Steeper curves and greater fiscal intervention could also redefine equity market leadership over the next cycle: returns driven more by nominal earnings growth than multiple expansion, dividends preferred to buybacks, operating leverage rewarded more than financial leverage and value beginning to close the gap on growth. Depending on how effectively different countries and regions deploy fiscal stimulus, international equities could, over time, start to catch up to U.S. stocks.

First, however, we must navigate the equity bear market. At the time of writing, global equities were down 25% year-to-date, but central bank intervention was starting to lend support. Stocks are currently oversold and prone to short squeezes, but we may not see the cycle lows in equities until the full extent of the hit to earnings is known and the contour of the recovery is clearer.

When markets do find their base, we expect stocks to recover more quickly than credit. Corporate leverage was a known issue before this crisis began and, as we have written previously, could be an accelerant now a crisis is upon us. Certainly, the Fed’s backstop of investment grade (IG) credit offers powerful support for higher quality firms with stable cash flows. However, its purchases do not extend to high yield (HY) – where exposure to weak energy markets is the greatest – and will not forestall ratings downgrades for firms with an impaired cash flow outlook.

For now, our multi-asset portfolios are on a recession footing and positioned for ongoing volatility: overweight cash and duration with modest underweights to equity and credit. We are mindful of the risk of short squeezes but do not expect to hit the lows in stocks until midyear, when the damage to earnings is clearer. Without question, some assets are oversold, and where policymakers have provided backstops – for instance, in higher quality credit – there are opportunities to selectively add risk. But for the time being, we acknowledge that conviction is likely to stay low and a cash buffer is important.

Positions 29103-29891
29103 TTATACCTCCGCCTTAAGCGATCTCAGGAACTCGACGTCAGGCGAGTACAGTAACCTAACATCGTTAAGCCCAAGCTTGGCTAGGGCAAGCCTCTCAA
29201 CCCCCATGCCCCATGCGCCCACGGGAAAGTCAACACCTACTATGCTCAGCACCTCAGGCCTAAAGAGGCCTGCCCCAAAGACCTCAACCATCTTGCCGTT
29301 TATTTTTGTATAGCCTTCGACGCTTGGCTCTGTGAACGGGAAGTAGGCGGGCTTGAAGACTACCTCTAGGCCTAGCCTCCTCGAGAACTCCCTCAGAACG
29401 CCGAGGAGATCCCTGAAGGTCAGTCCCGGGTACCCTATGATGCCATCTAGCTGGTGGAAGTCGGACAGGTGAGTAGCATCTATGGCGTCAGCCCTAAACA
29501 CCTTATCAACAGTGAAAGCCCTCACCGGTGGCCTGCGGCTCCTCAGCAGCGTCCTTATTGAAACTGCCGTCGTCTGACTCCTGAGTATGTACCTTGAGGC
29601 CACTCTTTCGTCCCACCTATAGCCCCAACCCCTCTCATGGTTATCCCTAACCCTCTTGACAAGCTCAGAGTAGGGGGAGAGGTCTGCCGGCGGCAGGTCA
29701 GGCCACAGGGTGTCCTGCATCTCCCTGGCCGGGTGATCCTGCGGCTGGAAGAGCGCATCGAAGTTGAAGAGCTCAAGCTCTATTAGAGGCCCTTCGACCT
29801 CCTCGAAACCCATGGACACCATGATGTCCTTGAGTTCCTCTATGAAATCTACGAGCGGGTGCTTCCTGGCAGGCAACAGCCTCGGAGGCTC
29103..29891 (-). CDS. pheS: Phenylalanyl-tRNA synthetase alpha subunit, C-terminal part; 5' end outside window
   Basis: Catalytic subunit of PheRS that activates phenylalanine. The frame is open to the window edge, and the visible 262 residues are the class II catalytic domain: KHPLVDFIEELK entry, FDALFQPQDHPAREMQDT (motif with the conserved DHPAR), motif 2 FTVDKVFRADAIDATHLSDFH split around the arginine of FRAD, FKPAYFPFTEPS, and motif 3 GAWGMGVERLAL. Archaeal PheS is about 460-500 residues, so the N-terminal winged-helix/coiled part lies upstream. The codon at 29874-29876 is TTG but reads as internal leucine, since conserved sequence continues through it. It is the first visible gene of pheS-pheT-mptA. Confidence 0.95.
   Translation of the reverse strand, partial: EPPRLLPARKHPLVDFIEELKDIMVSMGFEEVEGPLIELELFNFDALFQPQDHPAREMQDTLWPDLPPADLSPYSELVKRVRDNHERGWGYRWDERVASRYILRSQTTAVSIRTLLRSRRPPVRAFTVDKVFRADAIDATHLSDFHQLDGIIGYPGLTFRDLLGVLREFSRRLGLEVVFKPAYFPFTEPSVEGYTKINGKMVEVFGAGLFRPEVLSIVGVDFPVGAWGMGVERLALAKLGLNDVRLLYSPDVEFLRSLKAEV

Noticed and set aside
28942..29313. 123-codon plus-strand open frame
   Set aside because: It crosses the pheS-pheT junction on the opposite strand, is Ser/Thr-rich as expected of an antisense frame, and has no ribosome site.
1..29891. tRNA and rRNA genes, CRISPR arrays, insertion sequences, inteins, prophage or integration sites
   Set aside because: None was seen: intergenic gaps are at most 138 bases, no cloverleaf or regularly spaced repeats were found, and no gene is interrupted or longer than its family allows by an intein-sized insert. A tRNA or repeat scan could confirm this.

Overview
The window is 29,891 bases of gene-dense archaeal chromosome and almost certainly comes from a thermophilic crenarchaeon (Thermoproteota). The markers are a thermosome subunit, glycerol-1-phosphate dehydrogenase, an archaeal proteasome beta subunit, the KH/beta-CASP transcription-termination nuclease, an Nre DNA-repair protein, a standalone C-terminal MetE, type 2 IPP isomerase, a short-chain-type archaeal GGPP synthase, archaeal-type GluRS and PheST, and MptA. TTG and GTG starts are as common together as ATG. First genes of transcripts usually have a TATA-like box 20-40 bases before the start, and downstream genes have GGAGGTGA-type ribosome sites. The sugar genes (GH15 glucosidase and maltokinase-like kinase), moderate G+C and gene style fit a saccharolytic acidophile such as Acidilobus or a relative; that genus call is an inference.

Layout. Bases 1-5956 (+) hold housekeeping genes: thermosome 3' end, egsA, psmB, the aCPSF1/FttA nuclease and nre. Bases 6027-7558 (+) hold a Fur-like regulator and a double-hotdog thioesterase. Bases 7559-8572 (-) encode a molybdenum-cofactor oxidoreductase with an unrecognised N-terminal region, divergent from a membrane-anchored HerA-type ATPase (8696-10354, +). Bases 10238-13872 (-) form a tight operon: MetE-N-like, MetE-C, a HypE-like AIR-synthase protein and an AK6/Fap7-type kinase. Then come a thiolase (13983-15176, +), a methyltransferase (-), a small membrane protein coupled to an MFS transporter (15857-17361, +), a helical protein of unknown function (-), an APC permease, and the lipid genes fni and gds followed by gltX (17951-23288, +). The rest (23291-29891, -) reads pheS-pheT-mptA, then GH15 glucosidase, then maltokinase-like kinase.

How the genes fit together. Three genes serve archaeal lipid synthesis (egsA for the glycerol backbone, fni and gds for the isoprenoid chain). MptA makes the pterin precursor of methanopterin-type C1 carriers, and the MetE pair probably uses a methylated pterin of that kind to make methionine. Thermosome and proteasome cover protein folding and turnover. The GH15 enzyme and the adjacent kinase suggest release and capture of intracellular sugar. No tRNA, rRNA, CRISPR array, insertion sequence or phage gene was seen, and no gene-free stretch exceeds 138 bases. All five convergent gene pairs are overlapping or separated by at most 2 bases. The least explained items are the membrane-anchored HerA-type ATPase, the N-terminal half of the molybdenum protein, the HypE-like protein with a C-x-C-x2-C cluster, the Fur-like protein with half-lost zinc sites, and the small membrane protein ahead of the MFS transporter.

We also note that eventually the current recession will yield to a new economic expansion – and the cash that provides portfolio protection today will, in time, be the dry powder to start adding risk in anticipation of the new cycle.

Multi-Asset Solutions Key Insights & “Big Ideas”

In previous editions of our Global Asset Allocation Views, we included a map and table of key global themes. Those themes helped us discuss the economic and market outlook, and shape the asset allocation that Solutions reflected across portfolios. While some of those themes are still in play we now choose to share the Key Insights and “Big Ideas” discussed in depth at the Strategy Summit. These reflect the collective core views of the portfolio managers and research teams within Multi-Asset Solutions and are the common perspectives we come back to and regularly retest in all our asset allocation discussions. We use these “Big Ideas” as a way of sense-checking our portfolio tilts, and ensuring they are reflected in all of our portfolios.

Active allocation views

In normal times, these asset class views apply to a 12- to 18-month horizon, however given current volatility and uncertainty they reflect a horizon of several months but are subject to revision as new information becomes available. We will update this tick chart at minimum monthly during this period of volatility. The dots represent our directional view, up/down arrows indicate a positive ( ) or negative ( ) change in view since the last revision. These views should not be construed as a recommended portfolio. This summary of our individual asset class views indicates strength of conviction and relative preferences across a broad-based range of assets but is independent of portfolio construction considerations.

Source: J.P. Morgan Asset Management Multi-Asset Solutions; assessments are made using data and information up to March 2020. For illustrative purposes only.
Diversification does not guarantee investment returns and does not eliminate the risk of loss. Diversification among investment options and asset classes may help to reduce overall volatility.

Last Update: 2020-05-13